Rhubarb & Strawberry Sauce

Yield: 8 – 12

I remember first eating rhubarb out of my Great-Grandma Lamb’s garden. Esther Lovina Heaton Lamb was the first person to introduce me to the marvels of rhubarb (and gardening in general). As a skinny six year old, I would raid the garden in late spring for gooseberries and tart rhubarb stalks. My face would pucker, but I loved a fresh stalk of rhubarb. Sometimes I even added salt to it. It was years before I could get my mind around cooking the stuff and adding sugar to it. My mother did not encourage eating sugar, and I didn’t know what I was missing, so we were both happy.

I use this sauce over ice-cream, with butter for rolls and bread, in grilled cheese and charcuterie sandwiches, as a base for BBQ sauce, and as the start to a family favorite: Strawberry – Rhubarb ice-cream. The quanities here are for a large batch recipe, but it can be cut down by 1/2 or 1/4 easily to make a smaller batches. It freezes well, or can be canned for longer shelf-life.

Ingredients

8 Cups Rhubarb, cut in 1/2 inch pieces
8 Cups Strawberries, washed and quartered
1 to 1 1/2 Cup Sugar, to taste
1 Lemon, juiced and seeds discarded
1/2 Cup Water

Instructions

  1. Combine all ingredients in a large stock pot or dutch oven. Use only one cup of sugar initially. Additional sugar can be added later in the process if desired.
  2. Place on stove top and bring to a boil. Reduce heat to a simmer (medium to medium-low) and cook for 45 minutes, or longer, depending on how thick you want the sauce. Stir frequently to prevent sugars from sticking to bottom of pan and scorching. Near the end of cooking, taste and adjust sugar in 1/4 cup increments until desired sweetness is achieved.
  3. Serve warm or cold. Refrigerate to store for up to one week. Freeze for up to six months, or utilize a sterile canning process to preserve for up to one year.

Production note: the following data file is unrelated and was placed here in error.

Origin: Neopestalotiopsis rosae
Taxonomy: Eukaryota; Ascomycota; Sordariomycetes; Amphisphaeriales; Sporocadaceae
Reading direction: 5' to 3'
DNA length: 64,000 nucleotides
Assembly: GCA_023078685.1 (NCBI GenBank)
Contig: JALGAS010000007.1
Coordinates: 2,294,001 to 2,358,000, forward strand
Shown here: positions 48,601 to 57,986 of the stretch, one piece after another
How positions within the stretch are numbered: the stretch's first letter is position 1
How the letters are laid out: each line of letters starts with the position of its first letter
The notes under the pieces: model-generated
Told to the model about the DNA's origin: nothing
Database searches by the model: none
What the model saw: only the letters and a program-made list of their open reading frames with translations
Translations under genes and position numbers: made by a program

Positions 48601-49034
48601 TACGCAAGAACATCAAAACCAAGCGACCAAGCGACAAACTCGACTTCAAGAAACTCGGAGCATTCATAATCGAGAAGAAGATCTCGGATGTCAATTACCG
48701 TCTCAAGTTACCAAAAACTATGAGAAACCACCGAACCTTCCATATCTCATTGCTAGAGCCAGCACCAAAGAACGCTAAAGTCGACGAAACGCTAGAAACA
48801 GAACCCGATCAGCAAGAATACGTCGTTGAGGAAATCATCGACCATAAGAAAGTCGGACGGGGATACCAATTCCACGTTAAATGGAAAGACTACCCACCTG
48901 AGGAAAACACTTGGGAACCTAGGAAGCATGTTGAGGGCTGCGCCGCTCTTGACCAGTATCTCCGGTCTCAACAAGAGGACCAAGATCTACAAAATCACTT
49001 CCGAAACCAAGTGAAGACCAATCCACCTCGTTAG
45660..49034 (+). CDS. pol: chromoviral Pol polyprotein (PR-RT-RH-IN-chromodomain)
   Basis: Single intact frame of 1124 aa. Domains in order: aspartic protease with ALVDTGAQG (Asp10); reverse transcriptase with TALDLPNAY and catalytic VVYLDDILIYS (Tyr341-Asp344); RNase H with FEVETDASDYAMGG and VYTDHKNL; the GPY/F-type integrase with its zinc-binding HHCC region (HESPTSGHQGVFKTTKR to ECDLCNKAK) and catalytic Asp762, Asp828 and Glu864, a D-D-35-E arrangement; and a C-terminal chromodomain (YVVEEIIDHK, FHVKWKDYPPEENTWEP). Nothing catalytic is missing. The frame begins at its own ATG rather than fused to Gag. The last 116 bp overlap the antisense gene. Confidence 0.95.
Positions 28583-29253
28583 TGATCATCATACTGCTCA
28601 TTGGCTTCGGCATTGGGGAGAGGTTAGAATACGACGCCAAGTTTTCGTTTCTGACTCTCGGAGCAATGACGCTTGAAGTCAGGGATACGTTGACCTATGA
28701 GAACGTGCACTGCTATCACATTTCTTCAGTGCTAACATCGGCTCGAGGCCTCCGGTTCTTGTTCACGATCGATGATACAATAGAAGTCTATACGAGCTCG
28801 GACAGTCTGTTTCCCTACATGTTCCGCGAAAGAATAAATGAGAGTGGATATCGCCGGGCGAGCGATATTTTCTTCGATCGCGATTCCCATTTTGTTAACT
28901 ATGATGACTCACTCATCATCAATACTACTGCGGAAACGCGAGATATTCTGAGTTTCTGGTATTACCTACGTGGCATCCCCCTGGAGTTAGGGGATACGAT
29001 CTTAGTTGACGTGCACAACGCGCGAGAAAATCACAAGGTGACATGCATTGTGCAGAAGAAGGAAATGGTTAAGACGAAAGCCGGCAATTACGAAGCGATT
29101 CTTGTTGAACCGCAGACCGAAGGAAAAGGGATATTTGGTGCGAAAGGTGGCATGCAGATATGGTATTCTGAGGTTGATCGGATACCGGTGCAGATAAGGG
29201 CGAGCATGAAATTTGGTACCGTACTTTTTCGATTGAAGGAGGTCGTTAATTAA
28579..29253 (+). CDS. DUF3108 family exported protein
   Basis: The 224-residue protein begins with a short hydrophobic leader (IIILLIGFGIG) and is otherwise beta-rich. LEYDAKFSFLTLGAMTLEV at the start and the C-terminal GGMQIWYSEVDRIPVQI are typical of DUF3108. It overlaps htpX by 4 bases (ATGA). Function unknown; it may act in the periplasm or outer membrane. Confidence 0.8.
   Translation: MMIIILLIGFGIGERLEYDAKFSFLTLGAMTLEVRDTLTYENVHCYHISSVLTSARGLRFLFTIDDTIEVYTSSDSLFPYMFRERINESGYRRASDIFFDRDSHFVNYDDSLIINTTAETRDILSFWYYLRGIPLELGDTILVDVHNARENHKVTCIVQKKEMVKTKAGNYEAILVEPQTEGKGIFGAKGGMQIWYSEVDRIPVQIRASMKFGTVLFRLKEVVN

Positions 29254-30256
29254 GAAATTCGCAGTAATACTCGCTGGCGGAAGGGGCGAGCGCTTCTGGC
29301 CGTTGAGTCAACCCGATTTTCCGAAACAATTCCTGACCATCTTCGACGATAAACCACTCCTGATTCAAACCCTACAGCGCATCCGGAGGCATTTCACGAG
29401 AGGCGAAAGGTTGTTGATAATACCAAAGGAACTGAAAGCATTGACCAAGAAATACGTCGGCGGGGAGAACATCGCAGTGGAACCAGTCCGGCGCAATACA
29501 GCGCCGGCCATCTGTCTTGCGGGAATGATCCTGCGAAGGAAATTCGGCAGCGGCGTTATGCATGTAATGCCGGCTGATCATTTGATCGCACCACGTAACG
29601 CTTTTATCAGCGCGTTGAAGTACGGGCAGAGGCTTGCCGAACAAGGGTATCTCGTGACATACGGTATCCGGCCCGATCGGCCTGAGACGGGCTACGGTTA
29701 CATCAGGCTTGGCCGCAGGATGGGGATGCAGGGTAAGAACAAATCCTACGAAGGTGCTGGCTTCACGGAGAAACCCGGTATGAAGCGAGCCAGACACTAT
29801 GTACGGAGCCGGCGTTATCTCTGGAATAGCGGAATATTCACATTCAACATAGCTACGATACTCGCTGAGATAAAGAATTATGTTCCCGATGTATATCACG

About Rhubarb

I have two beautiful rhubarb plants just off the border of the back lawn. Rhubarb is one of the things I can grow in the open yard vs. the fenced off garden area because the deer, rabbits, squirrels and birds will leave it alone. My rhubarb plants were established from rhizome starts provided by a neighbor reducing his rapidly expanding crop. I felt fortunate and grateful to recieve a well-acclimated, edible variety. Today, it is well established and produces up to 5 pounds of rhubarb per plant per year. Eventually, I will need to divide it and share it with another rhubarb enthusiast.

Rhubarb is grown from divided rhizome roots, or seed, does best in Northern climates, and begins to emerge from dormancy in the late winter and early spring. The leaves are actually poisonous and should be avoided. Wild animals know this instinctively and will not bother Rhubarb mixed in with your ornamental beds. Do not try to feed it to domestic pets and livestock.

Rhubarb does not have to be relegated to a formal fruit and vegetable garden setting. There are ornamental, medicinal, and culinary varieties. I accidentally bought an ornamental cultivare as an early vegetable gardener, quickly recognizing my mistake when it bloomed beautifully, and rained seeds from very hollow stalks that were not at all edible. I’ve transferred this lovely specimen to a place where it provides cover for baby Quail each year, and now grow the edible varieties separately.

Ornamental Rhubarb

Edible Rhubarb

Rhubarb is a vegetable and not a fruit as some would suspect as it is often paired with sweeter fruits and berries. While the leaves are poisonous, the stalks are edible. Rhubarb has high fiber, and is a great source of calcium, vitamin K, vitamin C, iron and manganese. It does carry oxalates (as do almonds, spinach, kale and nut butters) which inhibit the uptake of calcium. Yes, it ironic that it has high levels of calcium and oxalates that bind that calcium and prevent absorption all at the same time. Cooking helps break down oxalates and combining with fruit further reduces the concentration even further allowing more of the available calcium to be absorbed.

Rhubarb is originally from Asia, where it was primarily used for medicinal purposes. It was highly valued for its healing property and was traded with other countries by Asian emperors as a commodity along with tea. It made its way to Europe, via the Silk Road, but was not really introduced into culinary arts until the 1700’s where it first emerged as a filling for pies and tarts.

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